(Helsinki) The centre-right is the winner of Sunday’s legislative elections in Finland, slightly ahead of the nationalist party and then the social democrats of Sanna Marin, who would thus lose his post as prime minister, according to an estimate by radio and television Yle.

According to the projection of the public channel, usually close to the final result, the National Coalition party of Petteri Orpo would obtain the most seats, with 48 deputies, ahead of the anti-immigration party of the Finns with a new record of 46 seats. and the Social Democratic SDP (43). Orpo claimed victory after the announcement of the first projections.

The candidate of the party arriving first traditionally inherits the post of Prime Minister in Finland, provided that he can muster a majority in Parliament.

“It would be a very big victory,” reacted the possible future head of government Petteri Orpo, who had led the polls during the campaign before seeing his lead melt away in the final sprint.

The differences in votes would be even smaller, according to Yle’s estimates: 20.9% for the center right, 20.3% for the far right and 19.7% for the social democrats.

The outgoing Prime Minister has called to wait for the final results. “Let’s wait for the end. I am very grateful to the people who voted en masse for the social democrats, ”she said in front of her rivals on the set of Yle.

The three parties are indeed progressing compared to the last elections in 2019, with a record promised to the nationalists of the Finns party.

“It’s a projection, so let’s take it as such, but it’s a great result,” commented its manager Riikka Purra.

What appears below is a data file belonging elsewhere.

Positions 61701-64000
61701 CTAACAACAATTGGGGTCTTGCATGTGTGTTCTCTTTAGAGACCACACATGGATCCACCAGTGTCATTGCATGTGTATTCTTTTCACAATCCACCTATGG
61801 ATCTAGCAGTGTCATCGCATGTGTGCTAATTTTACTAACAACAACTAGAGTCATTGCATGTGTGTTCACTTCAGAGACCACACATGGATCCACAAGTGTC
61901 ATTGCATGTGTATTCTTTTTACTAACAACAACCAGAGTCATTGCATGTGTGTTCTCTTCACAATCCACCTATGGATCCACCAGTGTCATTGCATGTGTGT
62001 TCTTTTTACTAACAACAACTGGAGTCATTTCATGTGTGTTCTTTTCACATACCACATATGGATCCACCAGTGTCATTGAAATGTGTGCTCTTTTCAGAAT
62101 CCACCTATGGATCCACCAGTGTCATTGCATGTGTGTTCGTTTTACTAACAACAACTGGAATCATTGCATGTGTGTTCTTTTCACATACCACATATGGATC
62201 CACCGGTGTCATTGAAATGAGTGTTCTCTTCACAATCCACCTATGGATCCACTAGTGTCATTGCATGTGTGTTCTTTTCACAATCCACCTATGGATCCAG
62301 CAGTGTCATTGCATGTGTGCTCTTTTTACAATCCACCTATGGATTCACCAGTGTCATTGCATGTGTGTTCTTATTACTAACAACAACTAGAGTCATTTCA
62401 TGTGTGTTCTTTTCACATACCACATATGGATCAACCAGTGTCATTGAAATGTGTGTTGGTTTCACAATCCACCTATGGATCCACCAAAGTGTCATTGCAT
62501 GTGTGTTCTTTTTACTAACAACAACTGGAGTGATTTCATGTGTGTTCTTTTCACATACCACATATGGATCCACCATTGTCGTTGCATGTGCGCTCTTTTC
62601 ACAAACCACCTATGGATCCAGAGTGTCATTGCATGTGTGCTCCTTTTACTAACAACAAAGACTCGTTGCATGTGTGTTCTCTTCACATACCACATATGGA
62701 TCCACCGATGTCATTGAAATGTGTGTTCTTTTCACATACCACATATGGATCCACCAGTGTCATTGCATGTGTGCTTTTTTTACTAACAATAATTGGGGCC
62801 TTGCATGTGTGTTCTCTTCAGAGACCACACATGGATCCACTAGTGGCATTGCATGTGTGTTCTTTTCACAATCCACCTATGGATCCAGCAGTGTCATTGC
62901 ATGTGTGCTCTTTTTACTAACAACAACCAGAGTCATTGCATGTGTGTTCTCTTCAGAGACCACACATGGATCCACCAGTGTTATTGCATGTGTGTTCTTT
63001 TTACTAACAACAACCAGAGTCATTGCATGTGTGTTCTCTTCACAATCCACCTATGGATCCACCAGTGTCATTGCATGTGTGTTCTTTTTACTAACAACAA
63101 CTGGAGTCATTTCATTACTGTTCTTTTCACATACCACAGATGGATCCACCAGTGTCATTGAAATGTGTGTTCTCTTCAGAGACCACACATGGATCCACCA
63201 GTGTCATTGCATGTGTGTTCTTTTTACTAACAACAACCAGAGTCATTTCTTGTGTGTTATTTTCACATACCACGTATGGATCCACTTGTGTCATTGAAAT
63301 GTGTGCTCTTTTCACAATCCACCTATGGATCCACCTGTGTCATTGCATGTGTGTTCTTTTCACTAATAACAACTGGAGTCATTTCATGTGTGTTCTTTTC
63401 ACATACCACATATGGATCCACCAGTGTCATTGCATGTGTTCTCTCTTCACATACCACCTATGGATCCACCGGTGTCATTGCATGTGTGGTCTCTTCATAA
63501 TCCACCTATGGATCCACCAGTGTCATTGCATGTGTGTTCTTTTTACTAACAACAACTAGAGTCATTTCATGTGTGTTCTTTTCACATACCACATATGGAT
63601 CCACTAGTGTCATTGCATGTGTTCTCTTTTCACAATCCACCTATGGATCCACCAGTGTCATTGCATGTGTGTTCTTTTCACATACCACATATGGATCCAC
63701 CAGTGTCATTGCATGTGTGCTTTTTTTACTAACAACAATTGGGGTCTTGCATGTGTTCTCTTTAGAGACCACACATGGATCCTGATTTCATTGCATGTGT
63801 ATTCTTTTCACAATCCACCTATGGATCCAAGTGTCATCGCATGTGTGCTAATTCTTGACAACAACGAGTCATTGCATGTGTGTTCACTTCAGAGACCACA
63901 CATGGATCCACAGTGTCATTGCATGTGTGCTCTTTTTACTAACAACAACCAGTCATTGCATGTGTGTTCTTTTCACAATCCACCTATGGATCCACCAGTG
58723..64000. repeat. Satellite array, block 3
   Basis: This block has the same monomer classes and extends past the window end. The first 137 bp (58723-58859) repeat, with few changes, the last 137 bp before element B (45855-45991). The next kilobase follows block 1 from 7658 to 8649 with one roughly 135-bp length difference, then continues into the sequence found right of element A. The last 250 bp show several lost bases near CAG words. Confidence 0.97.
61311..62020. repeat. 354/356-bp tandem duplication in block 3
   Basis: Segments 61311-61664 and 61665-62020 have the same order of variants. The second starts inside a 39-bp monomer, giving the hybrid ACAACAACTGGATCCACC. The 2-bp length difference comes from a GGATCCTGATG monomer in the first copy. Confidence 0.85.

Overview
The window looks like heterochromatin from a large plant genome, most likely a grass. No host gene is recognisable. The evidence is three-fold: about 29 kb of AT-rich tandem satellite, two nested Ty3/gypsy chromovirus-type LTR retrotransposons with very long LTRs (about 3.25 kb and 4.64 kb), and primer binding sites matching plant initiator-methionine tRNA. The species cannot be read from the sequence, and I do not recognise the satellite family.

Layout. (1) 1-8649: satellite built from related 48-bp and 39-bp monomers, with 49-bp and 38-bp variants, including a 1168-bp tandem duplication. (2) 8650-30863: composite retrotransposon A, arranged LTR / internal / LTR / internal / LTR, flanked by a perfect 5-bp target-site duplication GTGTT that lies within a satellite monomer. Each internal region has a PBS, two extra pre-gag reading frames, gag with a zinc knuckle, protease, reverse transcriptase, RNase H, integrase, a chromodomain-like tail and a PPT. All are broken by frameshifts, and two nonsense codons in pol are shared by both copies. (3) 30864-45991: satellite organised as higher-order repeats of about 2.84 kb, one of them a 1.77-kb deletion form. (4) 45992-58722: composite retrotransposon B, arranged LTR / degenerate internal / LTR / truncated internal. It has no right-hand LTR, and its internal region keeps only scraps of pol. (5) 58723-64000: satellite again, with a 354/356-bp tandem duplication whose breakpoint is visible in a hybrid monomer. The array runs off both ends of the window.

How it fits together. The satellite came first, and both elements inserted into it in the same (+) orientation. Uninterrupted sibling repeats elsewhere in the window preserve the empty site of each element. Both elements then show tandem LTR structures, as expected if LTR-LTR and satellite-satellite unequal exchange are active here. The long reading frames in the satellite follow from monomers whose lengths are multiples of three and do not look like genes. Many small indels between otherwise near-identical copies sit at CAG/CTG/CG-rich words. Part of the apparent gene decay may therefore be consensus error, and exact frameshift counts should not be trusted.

The far right, which is aiming for an unprecedented first place for it, hopes to at least beat its record of 19.05% dating back to 2011, in the wake of the national-populist wave which has crossed Europe in recent years.

“The suspense will last a long time. In 2019 we did better than in the early votes,” responded Riikki Purra, leader of the Party of Finns.

This very close battle for the post of Prime Minister was expected, with a trio given within the margin of error of the latest polls.

These legislative elections in the country of 5.5 million inhabitants coincide with the official entry of the country bordering Russia into NATO, expected in the coming days.

Popular abroad as in Finland, Sanna Marin has established herself as a “rock star prime minister”, but she is more divisive in her country, where she is criticized on public finances and inflation.

Established for more than 20 years in Finnish political life, the Party of Finns has never come out on top so far.

Very offensive on social networks, the training tops the voting intentions of young people. Men are overrepresented in the right-wing electorate, while women vote more left and for Ms. Marin.

“As a young woman, it’s important to have someone I feel close to,” a 26-year-old campaigning student told AFP.

“She made us proud, before people laughed at us, we were an old school party,” said Mo Shimer, a 26-year-old SDP activist.

But many do not carry it in their hearts, analysts point out.

“While exceptionally popular, it also arouses opposition and the political divide has widened,” notes Juho Rahkonen, political scientist at the E2 institute.

The economy is the main angle of attack for the opposition, which denounces in particular the increase in public debt.